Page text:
A Sunnybank real estate office that paid commission to itself from a trust account deposit it had refused to refund to a buyer was motivated by “self-interest rather than the duty” it professed to the seller, according to a recent QCAT ruling.
Agency Prestige & Rich negotiated the sale of the Patel family’s residence at Sunnybank Hills in March 2016. It received the buyer’s $24.5k deposit into its trust account pending completion of the “subject to finance” sale.
The seller and agent both had misgivings about the genuineness of the buyer’s endeavours to obtain a loan to complete the Jales St buy when just three days after the contract was inked, the buyer’s solicitor terminated due to non-availability of finance.
Mr & Mrs Patel nevertheless accepted the termination and directed the agent to refund the deposit in full.
Notwithstanding those instructions, P&R notified the buyer that “the seller is entitled to the deposit in the dispute on the ground that the buyer has failed to demonstrate it has taken all reasonable steps to obtain finance approval”.
This led to the buyer filing in the Supreme Court for a declaration that the contract had been validly terminated and an order compelling the agent to release the deposit.
The court dismissed the application, ruling in June 2016 that it should have been commenced in the Magistrates Court.
With no proceedings then on foot to adjudicate the dispute, P&R invoked s 26 (3) of the Agents Finance Administration Act which “applies if the agent considers that a party to the transaction is entitled to an amount in dispute”.
The section permits the agent to “give all parties to the transaction a written notice that a stated party is entitled to the amount” and to pay the sum as specified in the notice after 60 days unless, court proceedings are started to resolve the matter or all parties to the transaction authorise payment in a particular manner.
Having given written notice in March that it believed the seller was entitled to the deposit, it decided the only course open to it – once the court proceedings had been dismissed in June – was to pay the $24k to the seller.
Before doing so, it deducted the $20k commission due to it for the failed sale in accordance with the terms of its signed form 6 appointment. It also remitted $4.5k to the seller who promptly paid it into his solicitor’s trust account.
The buyer then looked at other avenues to recoup the un-refunded deposit and its claim against the agents’ fidelity fund was approved in March 2018 by the OFT who promptly demanded immediate re-payment from the agent.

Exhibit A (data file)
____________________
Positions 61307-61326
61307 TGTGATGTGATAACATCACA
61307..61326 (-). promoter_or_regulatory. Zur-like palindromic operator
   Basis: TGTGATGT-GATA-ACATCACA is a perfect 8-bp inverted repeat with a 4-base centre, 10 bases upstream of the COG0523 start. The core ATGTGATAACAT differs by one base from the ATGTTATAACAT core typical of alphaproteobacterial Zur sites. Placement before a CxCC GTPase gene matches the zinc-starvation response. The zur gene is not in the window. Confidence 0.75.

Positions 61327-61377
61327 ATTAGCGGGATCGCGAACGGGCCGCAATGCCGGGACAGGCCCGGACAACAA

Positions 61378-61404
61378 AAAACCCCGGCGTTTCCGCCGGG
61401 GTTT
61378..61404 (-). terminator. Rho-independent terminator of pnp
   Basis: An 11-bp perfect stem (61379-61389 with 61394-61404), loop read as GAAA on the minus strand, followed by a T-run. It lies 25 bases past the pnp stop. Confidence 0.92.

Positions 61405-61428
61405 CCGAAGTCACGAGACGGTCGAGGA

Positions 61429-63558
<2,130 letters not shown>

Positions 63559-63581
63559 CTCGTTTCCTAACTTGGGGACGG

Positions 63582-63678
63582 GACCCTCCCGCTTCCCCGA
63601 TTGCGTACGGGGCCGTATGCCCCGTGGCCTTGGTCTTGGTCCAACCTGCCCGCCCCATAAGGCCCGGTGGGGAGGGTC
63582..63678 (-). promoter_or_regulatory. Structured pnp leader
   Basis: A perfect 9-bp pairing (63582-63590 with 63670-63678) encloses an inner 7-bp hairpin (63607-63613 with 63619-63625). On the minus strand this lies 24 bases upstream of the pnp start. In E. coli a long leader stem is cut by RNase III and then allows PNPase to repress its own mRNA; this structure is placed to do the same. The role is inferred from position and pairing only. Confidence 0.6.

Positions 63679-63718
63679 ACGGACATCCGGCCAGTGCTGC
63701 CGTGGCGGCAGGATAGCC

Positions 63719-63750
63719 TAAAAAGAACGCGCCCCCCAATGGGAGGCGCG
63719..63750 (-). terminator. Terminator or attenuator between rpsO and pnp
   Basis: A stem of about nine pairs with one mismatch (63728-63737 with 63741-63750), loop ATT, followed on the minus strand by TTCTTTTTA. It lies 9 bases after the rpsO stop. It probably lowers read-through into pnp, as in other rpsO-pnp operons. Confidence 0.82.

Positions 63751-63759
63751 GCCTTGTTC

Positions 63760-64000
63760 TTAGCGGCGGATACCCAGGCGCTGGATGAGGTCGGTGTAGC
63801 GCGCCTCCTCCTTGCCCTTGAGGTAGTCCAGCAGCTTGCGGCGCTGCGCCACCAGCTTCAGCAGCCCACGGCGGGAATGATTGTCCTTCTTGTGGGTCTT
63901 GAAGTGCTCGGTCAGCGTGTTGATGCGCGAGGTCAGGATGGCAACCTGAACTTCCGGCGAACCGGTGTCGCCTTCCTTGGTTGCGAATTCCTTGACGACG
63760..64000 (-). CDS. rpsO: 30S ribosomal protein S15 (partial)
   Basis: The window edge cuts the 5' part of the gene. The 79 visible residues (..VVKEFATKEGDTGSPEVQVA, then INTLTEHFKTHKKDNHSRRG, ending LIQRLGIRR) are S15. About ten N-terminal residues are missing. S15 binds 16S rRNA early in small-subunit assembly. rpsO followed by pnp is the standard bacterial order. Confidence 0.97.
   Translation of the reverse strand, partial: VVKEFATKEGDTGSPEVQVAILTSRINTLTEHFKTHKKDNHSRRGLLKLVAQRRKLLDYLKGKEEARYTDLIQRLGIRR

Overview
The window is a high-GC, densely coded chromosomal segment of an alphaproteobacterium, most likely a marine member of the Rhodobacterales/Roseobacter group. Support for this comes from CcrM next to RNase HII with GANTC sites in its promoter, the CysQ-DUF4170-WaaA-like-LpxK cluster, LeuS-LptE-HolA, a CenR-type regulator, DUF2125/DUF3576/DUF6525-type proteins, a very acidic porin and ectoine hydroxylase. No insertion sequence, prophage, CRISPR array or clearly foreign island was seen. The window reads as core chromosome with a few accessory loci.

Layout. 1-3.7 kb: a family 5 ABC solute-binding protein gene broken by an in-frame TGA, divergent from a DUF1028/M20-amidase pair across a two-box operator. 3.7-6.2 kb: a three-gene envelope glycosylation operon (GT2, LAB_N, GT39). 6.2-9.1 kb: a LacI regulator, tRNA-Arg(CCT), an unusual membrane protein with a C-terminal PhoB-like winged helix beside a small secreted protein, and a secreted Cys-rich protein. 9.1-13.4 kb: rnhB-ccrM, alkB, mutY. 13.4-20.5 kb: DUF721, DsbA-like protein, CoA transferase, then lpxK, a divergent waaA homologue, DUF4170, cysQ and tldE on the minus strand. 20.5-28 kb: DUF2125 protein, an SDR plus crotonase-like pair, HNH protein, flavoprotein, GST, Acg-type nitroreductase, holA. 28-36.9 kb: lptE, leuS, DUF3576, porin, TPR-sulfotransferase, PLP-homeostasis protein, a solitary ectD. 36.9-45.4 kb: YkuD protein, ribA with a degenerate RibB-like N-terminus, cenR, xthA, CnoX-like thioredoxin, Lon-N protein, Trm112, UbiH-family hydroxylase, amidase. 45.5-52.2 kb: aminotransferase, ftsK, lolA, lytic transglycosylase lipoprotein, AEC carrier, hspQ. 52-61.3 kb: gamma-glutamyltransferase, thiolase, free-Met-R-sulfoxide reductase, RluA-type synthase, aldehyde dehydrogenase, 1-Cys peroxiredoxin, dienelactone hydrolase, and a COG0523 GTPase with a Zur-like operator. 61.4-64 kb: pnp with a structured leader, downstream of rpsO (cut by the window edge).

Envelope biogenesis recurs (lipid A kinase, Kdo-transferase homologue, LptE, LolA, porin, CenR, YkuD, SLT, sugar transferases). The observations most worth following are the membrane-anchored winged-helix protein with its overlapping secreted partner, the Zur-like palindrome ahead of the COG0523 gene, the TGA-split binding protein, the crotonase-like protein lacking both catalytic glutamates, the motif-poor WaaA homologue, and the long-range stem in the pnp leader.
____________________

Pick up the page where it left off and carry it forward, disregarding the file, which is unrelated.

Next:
P&R and its principal Stephanie To contested that decision before Dr Alan Collier in QCAT. Having given the 60 day written notice in March, they did nothing more – they argued – than what s 26 permitted.
The problem they faced was that the tribunal did not accept that the agency was ever entitled to declare a dispute over the deposit.
“In the absence of instruction from the seller, they have no right to engage in enforcing the sale of property contract or any part of it,” judge Collier observed.
That “the agency was the agent of the seller and was obliged to act according to the instructions it received,” was fundamental – he noted – in determining the respective rights and obligations of parties to residential real estate transactions.
Payment by the agent to itself of the commission out of the deposit appeared to him as being “founded on a notion of self-interest rather than their duty to the seller. The AFA Act is intended to provide protection for parties to transactions not for an agent to seize a commission or fees”.
P&R contended though that the 2014 amendments to AFA Act s 26 significantly changed agents’ obligations. It drew the tribunal’s attention to other provisions in the section:-
(4) The agent is not liable civilly or under an administrative process in relation to the payment of the amount in dispute to the stated party as provided under this section if it is subsequently found that the stated party was not entitled to the amount.
(5) To remove any doubt, it is declared that this section—
- provides a process for the payment of an amount in dispute; and
- does not decide legal entitlement to the amount or prevent a person legally entitled to the amount recovering it from the person to whom it was paid.
Dr Collier did not accept that a real estate agency’s fundamental duty as trustee had been altered by the 2014 amendment and rejected any suggestion that s 26 granted the agent “unilateral power to decide on disbursement of the trust funds irrespective of the instructions of the parties”.
This was particularly so – he ruled – given P&R had failed to observe both parties’ directions to make the refund to the buyer at the outset.
The tribunal confirmed the OFT decision requiring P&R pay it the $24.5k it had paid out to the buyer.